OWSR No. 29: Grande Ronde River
- 182 mile long tributary of the Snake River
that drains from the Blue and Wallowa mountain ranges in Northeastern
- Historic habitat runs of steelhead and chinook, sockey, and coho
- Important winter habitat for bald eagle, bighorn sheep, elk,
mule deer, and whiteteail deer
- Important Nez Perce subsistence hunting treaty area
- Also designated an Oregon State Scenic Waterway
Rafting the Grande Ronde River
| Photo: Allen Ottman
- Managing Agency: Umatilla National Forest
(USFS), Wallowa-Whitman National Forest (USFS), and Baker Field
- Designated Stretch: From confluence with Wallowa River
to the Washington Border
- Designation Length: 43.8 miles (26.4 miles Wild and
17.4 miles Recreational)
- Outstanding Remarkable Values: Scenery, recreation,
fisheries, and wildlife
- Wild and Scenic River Designation: October 28,
Celebrated by Nate, Chrisy, and Marshall Wilson by
boating the Wallowa and Grande Ronde Rivers from July 28-30, 2017.
Little: I had the pleasure of starting my 2018 river trip season
with a March trip down the Grande Ronde River. We launched at the Minam Store
and paddled the first 9 miles on the Wallowa down to the confluence with
the Grande Ronde. This river, that flows out of the Wallowa Mountain range,
offered spectacular scenery, a huge variety of wild life and huge camps on
beautiful ponderosa pine flats.
After a day catching surf waves on the fly,
spotting bald eagles and watching herds of elk, we camped just across from
Sheep Creek on river right. This large camp studded with ponderosa's had
great tent sites, beautiful veiws of the canyon and the sound of Sheep Creek
Rapids to lull us to sleep. We were able to hike around a bit and check out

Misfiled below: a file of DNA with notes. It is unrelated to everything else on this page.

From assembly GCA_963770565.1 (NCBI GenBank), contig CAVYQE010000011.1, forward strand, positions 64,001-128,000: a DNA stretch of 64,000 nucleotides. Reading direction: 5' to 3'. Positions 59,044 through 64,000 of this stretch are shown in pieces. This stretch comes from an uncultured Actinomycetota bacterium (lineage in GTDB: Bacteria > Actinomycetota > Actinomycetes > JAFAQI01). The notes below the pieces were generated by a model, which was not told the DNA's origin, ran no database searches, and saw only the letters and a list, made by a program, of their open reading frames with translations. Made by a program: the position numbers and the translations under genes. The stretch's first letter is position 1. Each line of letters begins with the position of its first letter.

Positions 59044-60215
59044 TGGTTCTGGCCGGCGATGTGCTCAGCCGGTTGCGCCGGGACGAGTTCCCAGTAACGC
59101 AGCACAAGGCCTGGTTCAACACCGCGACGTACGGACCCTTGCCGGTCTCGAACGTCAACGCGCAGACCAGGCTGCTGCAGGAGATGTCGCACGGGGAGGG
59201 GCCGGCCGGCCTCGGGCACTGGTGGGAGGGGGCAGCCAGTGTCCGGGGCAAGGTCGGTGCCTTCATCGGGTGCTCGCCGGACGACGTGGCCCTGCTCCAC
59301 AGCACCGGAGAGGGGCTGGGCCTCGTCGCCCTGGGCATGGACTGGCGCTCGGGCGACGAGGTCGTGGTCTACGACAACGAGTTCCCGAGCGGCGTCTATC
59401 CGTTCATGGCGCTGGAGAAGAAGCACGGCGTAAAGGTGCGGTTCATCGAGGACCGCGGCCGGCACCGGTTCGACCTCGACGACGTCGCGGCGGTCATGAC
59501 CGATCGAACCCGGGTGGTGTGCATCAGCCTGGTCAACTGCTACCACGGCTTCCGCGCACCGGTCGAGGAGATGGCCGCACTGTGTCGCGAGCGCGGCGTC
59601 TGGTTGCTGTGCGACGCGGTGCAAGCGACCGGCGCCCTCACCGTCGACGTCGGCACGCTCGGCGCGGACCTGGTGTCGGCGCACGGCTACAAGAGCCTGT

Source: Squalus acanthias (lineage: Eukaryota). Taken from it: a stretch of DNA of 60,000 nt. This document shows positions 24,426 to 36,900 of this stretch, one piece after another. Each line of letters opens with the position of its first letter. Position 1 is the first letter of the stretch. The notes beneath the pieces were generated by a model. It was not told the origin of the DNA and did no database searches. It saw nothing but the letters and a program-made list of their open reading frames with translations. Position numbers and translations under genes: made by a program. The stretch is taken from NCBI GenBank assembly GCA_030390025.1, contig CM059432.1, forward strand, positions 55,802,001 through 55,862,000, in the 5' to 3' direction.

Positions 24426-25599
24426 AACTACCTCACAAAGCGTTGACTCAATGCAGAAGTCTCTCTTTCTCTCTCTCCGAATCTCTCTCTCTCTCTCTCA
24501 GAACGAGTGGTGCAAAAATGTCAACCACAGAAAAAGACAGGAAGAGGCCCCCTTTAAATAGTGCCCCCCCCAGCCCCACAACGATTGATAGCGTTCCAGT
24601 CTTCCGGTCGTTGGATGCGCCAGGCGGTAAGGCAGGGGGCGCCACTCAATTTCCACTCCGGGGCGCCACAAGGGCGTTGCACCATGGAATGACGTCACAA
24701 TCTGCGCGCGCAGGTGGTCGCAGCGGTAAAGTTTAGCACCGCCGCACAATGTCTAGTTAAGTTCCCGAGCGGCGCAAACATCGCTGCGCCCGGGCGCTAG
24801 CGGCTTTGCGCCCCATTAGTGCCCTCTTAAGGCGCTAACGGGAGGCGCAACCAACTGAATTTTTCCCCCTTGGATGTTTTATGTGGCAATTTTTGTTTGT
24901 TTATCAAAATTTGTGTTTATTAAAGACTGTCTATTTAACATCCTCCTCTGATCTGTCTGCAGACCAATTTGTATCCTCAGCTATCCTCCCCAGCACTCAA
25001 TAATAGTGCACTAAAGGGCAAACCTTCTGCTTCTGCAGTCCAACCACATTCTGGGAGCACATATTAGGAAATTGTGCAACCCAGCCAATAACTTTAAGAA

the river just beyond our camp.
Day two started off cold and clear, promising another beautiful day paddling
through this volcanic canyon. This day proved to be one of the best days of
wildlife I have every had on a river. Ten minutes after putting on, we were
kayaking next to a family of otters that kept poking their heads up, very curious
about us. Throughout the day, we saw bald eagles perched on snags, herds of
elk grazing under the ponderosa, mountain goats perched on the cliffs, all
in the big mountain, remote feeling Grande Ronde canyon. We found another great
camp for night two accross from a wonderful hilside and waterfall creek.
We paddled out to Troy, our takeout, on day three. The canyon started to open
up a bit, but remained stunningly beatiful. The wildlife continued to impress
us with more elk, river otter and even some big horn sheep. This was a great
trip that I recommend for anyone looking for a mellow whitewater river with
spectacular scenery and amazing wildlife.
Wilson: By late July, most of Northeastern Oregon's rivers and streams
had neared what began to look like unnavigable flows. I had been watching
the gauges for weeks in anticipation of my brother's arrival from South Carolina,
and wondering if our planned float down the Grande Ronde was going to be
When we did finally arrive at the Minam store to set up a shuttle,
no one that worked there made it seem like we wouldn't make it with the current
levels and that was good enough for our crew. Along with my wife, brother,
and dog, I pushed out into the current and immediately felt glad to be there.
No one does the Grande Ronde for the whitewater, so if we had to occasionally
push our raft over a gravel bar it did not detract from the great scenery
the river here is known for. My brother had good luck fishing on the cooler
water near our put in, but found ample time to pester the fish through out
our trip. None of us had a map or way to discern where we were, but managed
to find plentiful camps in old growth Ponderosa Pine groves on elevated bars
each night. Our days on the river were undoubtedly longer because of the
low flows, but in the heat of the summer we wouldn't have strayed far from
the water anyway.
Collier: In the spring of 2006 the rivers of Oregon were running
high. A group of use planned a 5 day trip on the Owyhee
River but decided
to do the Grade Ronde instead because it would be safer at high water.
We began at the Minam Store on the Wallowa River and made miles quickly. Of
the 5 days we had alloted we only spent 3 floating on the river. The other
days we spent hiking, playing frisbee golf and enjoying our campsites.